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category_outlined / Travel & Outdoor
Arizona Highways MagazineArizona Highways Magazine

Arizona Highways Magazine November 2018

For more than 90 years, Arizona Highways has delighted readers with award winning journalism and photography, reflecting Arizona’s stature as one of the top vacation destinations around the globe. Every issue showcases the most amazing photography and valuable information you need to enjoy the unique and diverse travel destinations in and around the state.

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editor’s letter

Three words and one ellipsis. Together, they formed a headline that heralded a holiday tradition that’s been celebrated in this magazine for more than 80 years. At the time, Editor John C. McPhee couldn’t have known what he was starting. Most likely, he was just trying to add some black and white pizazz to a publication that was dominated by mileage charts, maps and reports on road conditions. Whatever the impetus, he published five photographs in December 1936, and the headline above them — Yuletide in Arizona … — was our first reference to the holiday season. Turns out, he was on to something. Readers loved the images of “mistletoe clinging to a desert mesquite” and a “snowstorm in a pine forest near Flagstaff.” The demand was strong, so when Raymond…

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DANIELLE GELLER This month’s essay The Beauty of Tall Things (see page 48), about the Navajo Nation’s Canyon de Chelly, is the first contribution to Arizona Highways by Navajo writer Danielle Geller. “It was a subject I had been wanting to write about for almost a year, but had been putting off a little bit,” she says. She also was feeling a little homesick for Arizona: While she’s a Florida native and grew up in rural Pennsylvania, she recently spent time in Tucson, where she earned a master’s degree in creative writing at the University of Arizona. It was there, she says, that she truly felt at home. “On the East Coast, [the perception is] that there aren’t very many of us,” she says, referring to Native Americans. “I think it’s…

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letters WITH REGARD TO your article We Deliver, about hiking the Arizona Trail [September 2018], your readers might like to read about the only equestrian ride to cover the entire length of the trail in one season ( Carol Fontana and her Arabian, Tiki, performed the feat in 2016. As interesting as the hike is from the Picketpost Trailhead, those are actually some of the easier passages. John Hughes, Prescott I was very impressed by Al Cornell, who has mastered the skills of wilderness survival [He Can Take Care of Himself Just Fine, September 2018]. In San Diego County, we have the Barona Indian Reservation. Their museum offers classes on various Native American crafts. The folks there are knowledgeable and patient teachers. It was the yucca sandals in the article that caught my…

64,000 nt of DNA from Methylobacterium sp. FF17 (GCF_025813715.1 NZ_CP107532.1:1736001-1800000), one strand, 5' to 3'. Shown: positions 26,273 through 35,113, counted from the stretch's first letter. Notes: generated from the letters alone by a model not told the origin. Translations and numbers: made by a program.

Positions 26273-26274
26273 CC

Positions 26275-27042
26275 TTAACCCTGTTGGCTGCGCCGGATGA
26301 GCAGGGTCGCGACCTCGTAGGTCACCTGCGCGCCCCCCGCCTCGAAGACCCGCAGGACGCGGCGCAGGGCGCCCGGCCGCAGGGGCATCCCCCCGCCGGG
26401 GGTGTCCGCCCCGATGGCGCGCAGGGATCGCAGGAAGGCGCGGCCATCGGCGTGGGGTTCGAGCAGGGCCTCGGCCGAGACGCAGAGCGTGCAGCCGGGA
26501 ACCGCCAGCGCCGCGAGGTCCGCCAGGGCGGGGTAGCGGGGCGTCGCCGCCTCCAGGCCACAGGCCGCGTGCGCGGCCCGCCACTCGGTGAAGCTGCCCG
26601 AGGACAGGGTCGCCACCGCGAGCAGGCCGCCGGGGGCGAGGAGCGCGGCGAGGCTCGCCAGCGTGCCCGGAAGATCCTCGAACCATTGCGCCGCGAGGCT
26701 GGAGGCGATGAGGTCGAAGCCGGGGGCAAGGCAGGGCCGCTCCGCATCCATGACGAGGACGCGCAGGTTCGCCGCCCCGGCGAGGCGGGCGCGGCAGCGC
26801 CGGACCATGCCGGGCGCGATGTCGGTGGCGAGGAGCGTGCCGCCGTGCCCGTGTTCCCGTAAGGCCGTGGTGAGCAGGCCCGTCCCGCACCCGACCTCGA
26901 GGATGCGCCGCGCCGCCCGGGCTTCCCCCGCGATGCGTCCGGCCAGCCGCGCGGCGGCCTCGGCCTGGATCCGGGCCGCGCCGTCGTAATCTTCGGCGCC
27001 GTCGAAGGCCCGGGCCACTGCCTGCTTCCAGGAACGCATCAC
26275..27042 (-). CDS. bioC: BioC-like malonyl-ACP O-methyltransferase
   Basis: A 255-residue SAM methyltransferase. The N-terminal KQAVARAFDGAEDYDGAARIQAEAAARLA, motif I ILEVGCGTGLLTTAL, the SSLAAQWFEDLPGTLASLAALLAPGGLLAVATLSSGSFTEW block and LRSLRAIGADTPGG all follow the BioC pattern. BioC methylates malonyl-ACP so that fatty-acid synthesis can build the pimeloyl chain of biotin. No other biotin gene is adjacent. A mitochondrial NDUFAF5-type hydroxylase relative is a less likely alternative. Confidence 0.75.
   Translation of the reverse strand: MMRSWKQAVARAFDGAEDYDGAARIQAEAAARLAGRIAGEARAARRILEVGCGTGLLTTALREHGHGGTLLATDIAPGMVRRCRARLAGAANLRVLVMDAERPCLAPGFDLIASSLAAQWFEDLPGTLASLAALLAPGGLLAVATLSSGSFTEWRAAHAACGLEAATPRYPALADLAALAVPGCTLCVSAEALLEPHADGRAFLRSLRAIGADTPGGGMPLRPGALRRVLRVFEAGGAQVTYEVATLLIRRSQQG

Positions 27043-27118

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desert spiny lizards

Desert spiny lizards (Sceloporus magister) inhabit large swaths of Arizona’s northeastern and southwestern deserts, but that doesn’t mean they’re easy to spot. These reptiles, which reach lengths of about 5.5 inches (not including a 7-inch tail), are wary of intruders and quick to seek cover in crevices and packrat nests when approached. The lizards’ coloring — gray, tan or brown, with a yellow or orange head — distinguishes them from other spiny lizard species. Males have blue-green belly and throat patches. Additionally, these lizards can change color to regulate their body temperature. When it’s hot, they turn lighter to reflect more of the sun’s rays; when it’s cold, they darken to absorb sunlight. Desert spiny lizards’ diet includes insects, spiders, centipedes and smaller lizards. This one was photographed atop a…

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phoenix sky harbor international airport

It’s hard to believe that when this photo was made in the mid-1950s, Phoenix’s airport was the 10th-busiest in the country. But plenty of things are hard to believe about the history of what’s now known as Phoenix Sky Harbor International Airport. Sky Harbor got its start as a Scenic Airways facility in 1928, but the 1929 stock market crash forced Scenic to sell the airport to an investment firm. Phoenix bought it for $100,000 in 1935, at a time when it was so isolated from the young city that residents nicknamed it “The Farm.” Terminal 1, the building pictured here, didn’t open until 1952. Its control tower was made of fuel storage tanks that were welded together, and it featured a 129-step spiral staircase. It wasn’t long before the growing…

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this month in history

Maricopa County begins a drive to raise money for a memorial to Will Rogers on November 4, 1935. No public memorial to the actor exists in Arizona today, but Historic Route 66 is often referred to as the Will Rogers Highway. On November 6, 1906, Territorial Arizona votes overwhelmingly against joint statehood with New Mexico, with 84 percent of voters opposing the idea. A telegraph line between Yuma and Prescott is completed on November 11, 1873. On November 27, 1928, the West’s longest feed trough, a third of a mile, is completed at Southern Arizona’s Canoa Ranch.…